MAPPING THE IMPACT ON HOLISTIC DEVELOPMENT: A STUDY OF THE RELATIONSHIP BETWEEN GENERIC SKILLS AND ACADEMIC DISCIPLINE AMONG HONG KONG ASSOCIATE DEGREE STUDENTS

C.H.J. So, S.F.H. Lai, D. Lam, Y.L. So

Hong Kong Community College (HONG KONG)
Research into the correlation between academic discipline and the development of generic competencies and knowledge among students has been relatively thin especailly at the sub-degree level. In order to assist tertiary institutes in better assessing curriculum design and student affairs services, it is worthwhile to explore whether some generic skills are the pre- determinant factors that foster their interest in certain academic areas thus influence their decisions on program choices, or, on the contrary, some generic skills have been nurtured through their academic training in accordance to the nature of their academic discipline.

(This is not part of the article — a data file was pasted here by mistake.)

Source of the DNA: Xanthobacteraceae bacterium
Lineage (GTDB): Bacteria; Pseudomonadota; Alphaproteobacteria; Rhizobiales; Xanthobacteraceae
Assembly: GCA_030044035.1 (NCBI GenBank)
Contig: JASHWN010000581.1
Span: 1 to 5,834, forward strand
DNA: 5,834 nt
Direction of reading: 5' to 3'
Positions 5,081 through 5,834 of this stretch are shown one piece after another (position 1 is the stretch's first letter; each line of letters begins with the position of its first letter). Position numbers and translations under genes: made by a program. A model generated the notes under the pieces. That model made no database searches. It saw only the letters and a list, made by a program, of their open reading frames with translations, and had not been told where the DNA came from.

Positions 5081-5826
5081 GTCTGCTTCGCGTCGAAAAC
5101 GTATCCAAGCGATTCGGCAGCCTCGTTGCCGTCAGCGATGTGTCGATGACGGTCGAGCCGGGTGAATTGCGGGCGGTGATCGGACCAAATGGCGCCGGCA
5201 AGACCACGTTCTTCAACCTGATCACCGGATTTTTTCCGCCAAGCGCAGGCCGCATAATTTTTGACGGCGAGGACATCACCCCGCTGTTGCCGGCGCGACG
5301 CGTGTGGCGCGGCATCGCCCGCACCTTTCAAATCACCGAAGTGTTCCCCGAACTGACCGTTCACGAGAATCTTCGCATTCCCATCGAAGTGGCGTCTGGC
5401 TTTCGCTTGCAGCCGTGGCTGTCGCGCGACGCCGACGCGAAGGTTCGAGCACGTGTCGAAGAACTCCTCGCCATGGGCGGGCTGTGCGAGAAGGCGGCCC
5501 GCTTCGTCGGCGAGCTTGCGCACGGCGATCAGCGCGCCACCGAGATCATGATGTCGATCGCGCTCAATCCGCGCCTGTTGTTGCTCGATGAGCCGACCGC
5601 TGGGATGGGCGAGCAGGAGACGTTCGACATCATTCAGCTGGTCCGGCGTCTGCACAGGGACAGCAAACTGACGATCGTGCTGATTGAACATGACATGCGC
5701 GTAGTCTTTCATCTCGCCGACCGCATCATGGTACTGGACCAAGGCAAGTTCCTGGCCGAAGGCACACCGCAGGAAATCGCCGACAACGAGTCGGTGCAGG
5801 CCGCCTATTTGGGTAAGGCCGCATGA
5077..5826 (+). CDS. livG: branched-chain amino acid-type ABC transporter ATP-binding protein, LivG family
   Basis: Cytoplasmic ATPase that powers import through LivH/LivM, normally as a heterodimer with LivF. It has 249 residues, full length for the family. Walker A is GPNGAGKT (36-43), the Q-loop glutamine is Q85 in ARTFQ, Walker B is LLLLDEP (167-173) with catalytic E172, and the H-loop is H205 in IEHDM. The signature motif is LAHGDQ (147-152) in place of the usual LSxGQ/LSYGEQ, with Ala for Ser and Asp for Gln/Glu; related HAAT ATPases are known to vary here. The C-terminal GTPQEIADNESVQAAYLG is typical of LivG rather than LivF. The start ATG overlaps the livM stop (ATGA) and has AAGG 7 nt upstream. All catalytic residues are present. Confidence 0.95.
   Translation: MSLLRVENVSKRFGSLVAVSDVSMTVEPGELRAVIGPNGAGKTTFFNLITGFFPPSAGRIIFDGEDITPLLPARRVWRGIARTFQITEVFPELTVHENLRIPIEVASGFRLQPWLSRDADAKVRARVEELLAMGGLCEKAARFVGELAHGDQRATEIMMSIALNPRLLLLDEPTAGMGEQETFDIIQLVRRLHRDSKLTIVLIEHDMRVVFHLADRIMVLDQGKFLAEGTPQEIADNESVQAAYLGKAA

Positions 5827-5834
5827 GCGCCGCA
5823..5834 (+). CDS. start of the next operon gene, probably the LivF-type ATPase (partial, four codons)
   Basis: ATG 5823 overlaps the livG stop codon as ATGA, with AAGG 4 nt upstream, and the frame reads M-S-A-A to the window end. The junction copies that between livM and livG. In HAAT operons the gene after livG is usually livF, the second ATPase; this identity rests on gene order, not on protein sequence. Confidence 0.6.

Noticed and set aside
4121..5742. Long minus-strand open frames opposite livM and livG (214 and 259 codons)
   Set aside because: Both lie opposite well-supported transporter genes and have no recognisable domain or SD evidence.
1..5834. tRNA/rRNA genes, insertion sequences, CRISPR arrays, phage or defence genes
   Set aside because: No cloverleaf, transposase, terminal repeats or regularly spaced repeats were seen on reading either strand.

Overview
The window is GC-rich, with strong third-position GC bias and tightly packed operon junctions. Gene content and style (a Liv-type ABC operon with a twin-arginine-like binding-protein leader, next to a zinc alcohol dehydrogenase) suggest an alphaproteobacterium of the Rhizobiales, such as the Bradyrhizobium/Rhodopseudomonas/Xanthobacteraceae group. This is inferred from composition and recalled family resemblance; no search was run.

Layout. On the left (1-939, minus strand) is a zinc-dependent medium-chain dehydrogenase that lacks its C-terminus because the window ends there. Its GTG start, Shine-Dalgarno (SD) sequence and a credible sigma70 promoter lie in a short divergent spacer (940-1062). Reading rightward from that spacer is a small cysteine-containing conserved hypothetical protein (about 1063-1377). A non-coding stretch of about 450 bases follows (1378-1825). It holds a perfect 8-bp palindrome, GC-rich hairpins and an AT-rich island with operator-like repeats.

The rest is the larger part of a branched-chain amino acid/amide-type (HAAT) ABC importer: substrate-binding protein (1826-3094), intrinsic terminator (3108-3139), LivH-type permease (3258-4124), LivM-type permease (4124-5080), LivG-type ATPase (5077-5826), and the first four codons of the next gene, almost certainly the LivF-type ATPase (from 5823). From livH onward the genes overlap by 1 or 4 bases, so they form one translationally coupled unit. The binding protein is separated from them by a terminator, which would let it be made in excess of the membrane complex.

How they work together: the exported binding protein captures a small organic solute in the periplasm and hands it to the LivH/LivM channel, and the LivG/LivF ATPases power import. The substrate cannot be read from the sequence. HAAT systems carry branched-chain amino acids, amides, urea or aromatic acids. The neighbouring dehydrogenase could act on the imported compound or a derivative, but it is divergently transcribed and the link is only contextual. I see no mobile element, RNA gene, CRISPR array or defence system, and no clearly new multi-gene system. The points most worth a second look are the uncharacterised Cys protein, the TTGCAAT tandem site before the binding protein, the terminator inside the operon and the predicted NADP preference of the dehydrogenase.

The present paper attempts to examine whether students have already possessed certain kinds of generic skills by the time when they commence on their tertiary studies, with the focus on the difference between “science” & “non-science” students. This study employs a set of self-assessment inventory—the Self-Assessment of All-Round Development (SAARD) Questionnaire, a 7-point Likert scale self-assessing questionnaire which consists of 56 items, and explore the correlation between 14 generic competencies and academic disciplines among freshmen. A total number of 1587 students who had started their first year of a 2-year associate degree program within 3 months during the 2010/11 academic year had completed the SAARD questionnaire. Known groups validity was explored to test the hypothesis that two subgroups of students from two major academic disciplines (“science” & “non-science”) would report significantly higher scores on some of the subscales of SAARD. Independent Samples t-test was used to analyse the mean scores in SAARD between two subgroups. The findings support our hypothesis that academic disciplines have positive correlation with different kinds of generic skills among students when they begin their studies, as the mean scores of different generic competencies were found significantly different between two academic subgroups. This paper concludes that further investigation into the relationship between academic disciplines and genetic competencies would be beneficial, and more detailed analysis between different kinds of academic field is suggested.